His basis at the time was the preliminary results of an analysis from an EU-commissioned survey ([EU4], pages 119120). The graduate counts estimated in that survey raise questions; it gives for example a count of 2,420 ICT graduates
(bachelor+master) in Italy in 2011, whereas the official Italian government source, as used for the present report [IT2],
shows a count of 11,233. Other sources of uncertainty in that survey were recently reported [EU5].
An analysis from the European Commission on European Vacancy and Recruitment includes ICT positions (including IT
consultants, IT support staff, software programmers, software developers, data processing technicians, database
administrators, IT project leaders) as currently top bottleneck occupations, defined as those exhibiting recruitment
difficulties across all of Europe [EU6]. The situation is exacerbated by the global war for talent with regard to attract
the best skills in the ICT field.
The European Commission estimated that demand for e-skills in Europe in 2012 exceeded the available supply of
graduates by around 255.000 [EU4,EU7]. In addition, that by 2015 the gap between demand and supply will grow
significantly, to reach (depending on the forecasting scenario) a value of 372,000 to as much as 864,000 [EU4, EU7EU8].
44
7 Positions and Titles
The present section describes some of the main positions (job titles) available to academics, and corresponding
employment details, in the following countries: Austria, France, Germany, Greece, Ireland, Italy, Latvia, Netherlands,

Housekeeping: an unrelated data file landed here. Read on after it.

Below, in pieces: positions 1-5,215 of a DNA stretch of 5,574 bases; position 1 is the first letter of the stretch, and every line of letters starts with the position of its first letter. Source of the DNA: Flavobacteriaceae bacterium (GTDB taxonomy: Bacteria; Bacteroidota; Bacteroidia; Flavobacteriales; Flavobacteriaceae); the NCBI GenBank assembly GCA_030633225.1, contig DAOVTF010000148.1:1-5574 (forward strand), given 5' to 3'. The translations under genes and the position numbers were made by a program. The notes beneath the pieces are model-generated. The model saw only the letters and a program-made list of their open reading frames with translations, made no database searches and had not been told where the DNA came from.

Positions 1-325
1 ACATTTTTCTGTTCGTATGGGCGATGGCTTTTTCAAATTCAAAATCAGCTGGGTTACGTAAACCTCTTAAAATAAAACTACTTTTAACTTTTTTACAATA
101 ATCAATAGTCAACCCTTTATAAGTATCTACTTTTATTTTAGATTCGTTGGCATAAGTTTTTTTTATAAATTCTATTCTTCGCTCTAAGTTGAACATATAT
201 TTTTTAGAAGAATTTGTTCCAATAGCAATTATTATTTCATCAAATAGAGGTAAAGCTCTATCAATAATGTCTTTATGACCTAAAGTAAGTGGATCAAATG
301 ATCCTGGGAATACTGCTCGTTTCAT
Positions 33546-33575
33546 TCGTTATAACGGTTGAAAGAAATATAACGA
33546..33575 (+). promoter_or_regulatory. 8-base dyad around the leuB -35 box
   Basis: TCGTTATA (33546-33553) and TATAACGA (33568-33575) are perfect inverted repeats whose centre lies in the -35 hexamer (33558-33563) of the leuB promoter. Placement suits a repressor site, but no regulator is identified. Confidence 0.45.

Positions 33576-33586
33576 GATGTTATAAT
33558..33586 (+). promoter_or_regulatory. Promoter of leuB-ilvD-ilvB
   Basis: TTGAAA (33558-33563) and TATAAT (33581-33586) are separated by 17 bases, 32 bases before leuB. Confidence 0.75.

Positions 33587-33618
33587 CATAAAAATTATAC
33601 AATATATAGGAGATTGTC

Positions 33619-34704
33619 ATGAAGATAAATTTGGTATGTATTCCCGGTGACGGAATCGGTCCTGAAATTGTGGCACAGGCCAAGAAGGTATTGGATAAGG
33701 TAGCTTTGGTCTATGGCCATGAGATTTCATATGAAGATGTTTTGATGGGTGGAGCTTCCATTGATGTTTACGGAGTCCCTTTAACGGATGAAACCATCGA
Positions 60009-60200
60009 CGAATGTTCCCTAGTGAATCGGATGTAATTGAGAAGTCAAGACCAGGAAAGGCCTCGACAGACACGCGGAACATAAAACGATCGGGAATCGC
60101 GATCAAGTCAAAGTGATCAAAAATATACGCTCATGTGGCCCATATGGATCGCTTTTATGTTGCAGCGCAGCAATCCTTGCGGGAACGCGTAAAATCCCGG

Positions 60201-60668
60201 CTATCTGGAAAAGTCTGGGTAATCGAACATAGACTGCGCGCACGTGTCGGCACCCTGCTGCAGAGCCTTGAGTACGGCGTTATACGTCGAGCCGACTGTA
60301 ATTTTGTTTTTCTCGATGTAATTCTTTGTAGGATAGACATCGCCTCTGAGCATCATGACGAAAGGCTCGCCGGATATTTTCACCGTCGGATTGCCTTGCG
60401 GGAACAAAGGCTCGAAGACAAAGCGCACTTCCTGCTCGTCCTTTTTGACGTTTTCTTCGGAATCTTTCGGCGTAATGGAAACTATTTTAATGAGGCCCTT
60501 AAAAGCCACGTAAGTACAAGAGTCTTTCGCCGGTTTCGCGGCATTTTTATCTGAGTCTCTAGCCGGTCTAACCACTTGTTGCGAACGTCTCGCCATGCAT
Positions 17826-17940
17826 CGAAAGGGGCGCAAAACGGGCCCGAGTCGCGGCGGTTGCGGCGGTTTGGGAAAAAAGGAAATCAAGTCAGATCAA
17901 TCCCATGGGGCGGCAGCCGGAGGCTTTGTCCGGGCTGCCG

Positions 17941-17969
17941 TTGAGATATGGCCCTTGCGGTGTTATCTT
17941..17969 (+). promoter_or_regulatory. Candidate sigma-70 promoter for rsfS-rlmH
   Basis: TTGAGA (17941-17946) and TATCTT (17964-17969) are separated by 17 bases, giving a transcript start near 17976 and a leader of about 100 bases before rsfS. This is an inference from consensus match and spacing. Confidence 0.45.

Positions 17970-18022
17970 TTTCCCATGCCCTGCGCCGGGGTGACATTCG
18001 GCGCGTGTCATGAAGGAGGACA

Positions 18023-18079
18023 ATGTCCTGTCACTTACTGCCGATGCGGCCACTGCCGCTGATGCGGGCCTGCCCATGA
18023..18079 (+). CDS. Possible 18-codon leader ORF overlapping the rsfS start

Spain, Switzerland and UK.
The information generally applies to academics of all disciplines (not just Informatics) in each country.
Comparing salaries across different countries is complicated by the differences in career systems, career steps and
progression. This makes it particularly important to define the different titles available in the countries considered.
Section 8 will present the corresponding salary levels in the corresponding countries.
7.1 A basis for multinational comparison of academic positions
Tables 8 and 9 show the academic positions whose remuneration is described in Section 8, and the approximate
equivalent in the various countries considered. For professor-level positions we used as a reference the nomenclature
of the American higher education system: Assistant, Associate and Full Professor, although in many European
countries there is not a direct correspondence.
Table 8. Position correspondence: PhDs and Postdocs
PhD Candidate
Postdoctoral Researcher
Austria
Universitätsassistent, Forschungsassistent /
Projektassistent (Prädoc)
Universitätsassistent, Forschungsassistent /
Projektassistent (Postdoc)
France
Doctorant
Post-doctorant
Doktorand / Wissenschaftlicher Mitarbeiter
Postdoktorand / Wissenschaftlicher Mitarbeiter /
Oberassistent / Oberingenieur
Υποψήφιος Διδάκτορας
Μεταδιδάκτορας
Italy
Dottorando
Assegnista di Ricerca
Latvia
Doktorants
-
Promovendus
Onderzoeker 4 / Docent 4
Doctorando
Ayudante Postdoc (1)/ Investigador Postdoc (2)
Doktorand / Wissenschaftlicher Assistenz I
Post-Doktorand / Wissenschaftlicher Assistenz II
PhD Students/ Postgraduate Research
Student
Research Assistant / Research Associate / Research Fellow
Germany
Greece
Netherlands
Spain
Switzerland
UK
In Austria, Germany and Switzerland the term “Assistent” (assistant) is used for both PhD Candidates and Postdoctoral
Researchers.
45
Table 9. Position correspondence: Professors
Austria
Assistant Professor
Associate Professor
Full Professor
Assistenzprofessor
Assoziierter Professor /
Außerordentlicher
Universitätsprofessor
Universitätsprofessor
France
Germany
Greece
Maître de Conférences
Juniorprofessor
Λέκτορας
Ricercatore a Tempo
Determinato
Latvia
Asistents
Spain
Universitair
Docent 2
Außerordentlicher Professor